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Digital Video Aesthetics and The Celebration

by Ryne Hodkowski

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What is so remarkable about Festen, is that after seeing the film, it is hard to imagine it shot on anything but digital video.  Even more remarkable, the film is the first Dogme95 film, and it immediately breaks one of the rules that Vinterberg and Von Trier created; that all films be shot on 35 mm.   


The handheld digital camera adds to the overall aesthetic of the film.  The film is about a family reunion, and what better way to present the material, than to make it look like a home movie?  We can see in the shots in this trailer and select scene that the camera, in addition to being digital, is nearly never placed on a tripod or even held remotely stable.


Willis mentions that “the film’s formal style mirrors the story, discerning moments of roughhewn beauty within a new palette of cinematic colour and creating a surprising degree of intimacy via Dod Mantle’s cinematography, which achieves imagery that hovers in style between the voyeurism of documentary and the seemingly innocent curiosity of home video,” (Willis, 26).   I think we see all of these factors in play here in the bellhop scene.


The frantic camera movements and herky-jerky motions help create a sense of chaos and disarray that is mirroring the disarray the family is and will be in when the big secret is revealed.  Notice in the bellhop scene, the camera is positioned behind the bellhop, focusing on the black haired gentlemen, Michael, and is constantly moving as if held by an amateur.  In any classic Hollywood film, this scene would use tripods to create a stable camera.  Instead, this unstable camera is important, as it reflects the anger and fury in Michael, and foreshadows the unstable relationships between he and the rest of the family. 


So why is this important?  The decision to shoot the film on a handheld digital camera, and present it in this way, is just as important as The Blair Witch Project’s decision to do the same, or the role of the handheld camera in Cloverfield’s narrative.    If shot on 35 mm, with stable and set-up cameras, The Blair Witch Project would not look the same, would not be as scary, and certainly would lose its marketing edge.  If you haven’t seen Festen, it is good, but despite what the film’s trailer might lead you to believe, it is not a thriller or overburdened with drama.  It is the decision to shoot with a miniDV camera that makes the film so interesting and different.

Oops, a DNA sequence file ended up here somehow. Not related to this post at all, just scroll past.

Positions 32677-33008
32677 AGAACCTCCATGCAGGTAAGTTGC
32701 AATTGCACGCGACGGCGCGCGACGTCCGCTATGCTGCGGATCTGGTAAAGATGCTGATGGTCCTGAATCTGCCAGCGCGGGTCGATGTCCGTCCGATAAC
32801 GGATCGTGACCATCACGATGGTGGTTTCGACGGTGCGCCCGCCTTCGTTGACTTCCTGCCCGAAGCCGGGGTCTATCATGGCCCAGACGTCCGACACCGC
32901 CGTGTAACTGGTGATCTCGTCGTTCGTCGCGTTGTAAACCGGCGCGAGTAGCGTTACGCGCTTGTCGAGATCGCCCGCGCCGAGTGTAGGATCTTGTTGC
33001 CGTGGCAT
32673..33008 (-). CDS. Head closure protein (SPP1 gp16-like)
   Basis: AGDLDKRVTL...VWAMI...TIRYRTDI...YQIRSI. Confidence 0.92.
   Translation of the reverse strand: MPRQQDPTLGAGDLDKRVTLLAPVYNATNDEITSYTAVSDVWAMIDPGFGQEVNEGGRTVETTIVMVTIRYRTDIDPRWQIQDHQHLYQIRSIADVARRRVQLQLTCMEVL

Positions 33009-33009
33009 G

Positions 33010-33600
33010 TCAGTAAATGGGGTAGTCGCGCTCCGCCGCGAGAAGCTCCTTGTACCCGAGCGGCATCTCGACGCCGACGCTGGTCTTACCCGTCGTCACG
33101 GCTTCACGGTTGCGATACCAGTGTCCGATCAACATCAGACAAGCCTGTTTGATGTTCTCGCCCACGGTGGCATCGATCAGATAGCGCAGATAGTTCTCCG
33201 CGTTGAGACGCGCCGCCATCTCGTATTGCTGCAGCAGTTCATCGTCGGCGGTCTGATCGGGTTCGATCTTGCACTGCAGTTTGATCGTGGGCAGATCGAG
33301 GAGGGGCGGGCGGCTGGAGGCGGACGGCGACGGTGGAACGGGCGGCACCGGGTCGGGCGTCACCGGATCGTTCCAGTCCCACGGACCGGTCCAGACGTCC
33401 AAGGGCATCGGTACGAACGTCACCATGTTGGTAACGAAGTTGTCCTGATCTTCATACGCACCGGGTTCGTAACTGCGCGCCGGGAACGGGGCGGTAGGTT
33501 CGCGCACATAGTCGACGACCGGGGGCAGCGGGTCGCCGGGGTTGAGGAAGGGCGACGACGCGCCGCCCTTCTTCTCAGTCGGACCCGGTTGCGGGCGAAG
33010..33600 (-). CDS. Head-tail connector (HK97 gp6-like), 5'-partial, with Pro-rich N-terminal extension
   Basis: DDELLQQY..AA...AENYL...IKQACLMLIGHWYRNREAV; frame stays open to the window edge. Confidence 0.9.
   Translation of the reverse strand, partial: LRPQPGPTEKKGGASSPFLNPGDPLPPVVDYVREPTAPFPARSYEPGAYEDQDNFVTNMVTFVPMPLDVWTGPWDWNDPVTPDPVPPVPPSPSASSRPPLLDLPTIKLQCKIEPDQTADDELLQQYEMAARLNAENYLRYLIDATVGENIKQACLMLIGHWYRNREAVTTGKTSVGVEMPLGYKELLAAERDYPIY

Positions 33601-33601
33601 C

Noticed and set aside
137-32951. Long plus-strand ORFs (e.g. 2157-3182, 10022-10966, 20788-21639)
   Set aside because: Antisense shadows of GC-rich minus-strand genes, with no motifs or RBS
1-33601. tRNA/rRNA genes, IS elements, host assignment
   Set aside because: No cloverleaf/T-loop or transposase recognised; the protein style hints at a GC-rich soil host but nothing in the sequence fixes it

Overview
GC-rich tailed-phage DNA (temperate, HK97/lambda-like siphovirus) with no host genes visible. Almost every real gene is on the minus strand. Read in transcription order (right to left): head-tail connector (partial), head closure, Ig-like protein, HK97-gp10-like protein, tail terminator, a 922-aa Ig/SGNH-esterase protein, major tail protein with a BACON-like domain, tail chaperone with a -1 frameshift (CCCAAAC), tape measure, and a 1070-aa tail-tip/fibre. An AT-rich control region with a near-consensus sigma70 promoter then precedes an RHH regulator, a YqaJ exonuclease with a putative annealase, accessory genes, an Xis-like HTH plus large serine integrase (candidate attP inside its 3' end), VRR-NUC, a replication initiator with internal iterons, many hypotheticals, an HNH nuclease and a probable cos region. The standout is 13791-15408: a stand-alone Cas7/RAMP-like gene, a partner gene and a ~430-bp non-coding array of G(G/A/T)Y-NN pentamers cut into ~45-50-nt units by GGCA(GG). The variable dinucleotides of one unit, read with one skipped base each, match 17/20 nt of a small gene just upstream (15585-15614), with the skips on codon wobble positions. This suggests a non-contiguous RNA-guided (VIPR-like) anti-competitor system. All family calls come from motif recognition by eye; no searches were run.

The debate with digital has always seemed to be the sacrifice in quality for the speed and ease at which you can view materials and edit.  What many have failed to realize is that by shooting on digital, and using a handheld camera the way Vinterberg does, you can create a whole new aesthetic and feel to the movie, one that is impossible to duplicate on 35 mm film (combined with other elements of the Dogme95 unit, such as no artificial lighting).  It is refreshing to see at 2:12 in the bellhop scene, when we see the sister lighting a cigarette, that due to the lighting in the car, we cannot see her face at all.  Anyone who has shot before would certainly consider this a disaster, but in the rules of the Dogme95 unit, and with the aesthetics of digital, handheld cameras, this is acceptable, and important.  Shooting this way creates a new aesthetic, and also creates potential for new narratives and ideas to emerge from the filmmaker, whether it is a Hollywood film meant to look cheap, or an independent Do-It-Yourself Filmmaker shooting on a $30,000 budget.

The Celebration Trailer

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The Celebration Trailer

from The Celebration (1998)
Creator: Thomas Vinterberg
Distributor: Youtube
Posted by Survey of Interactive Media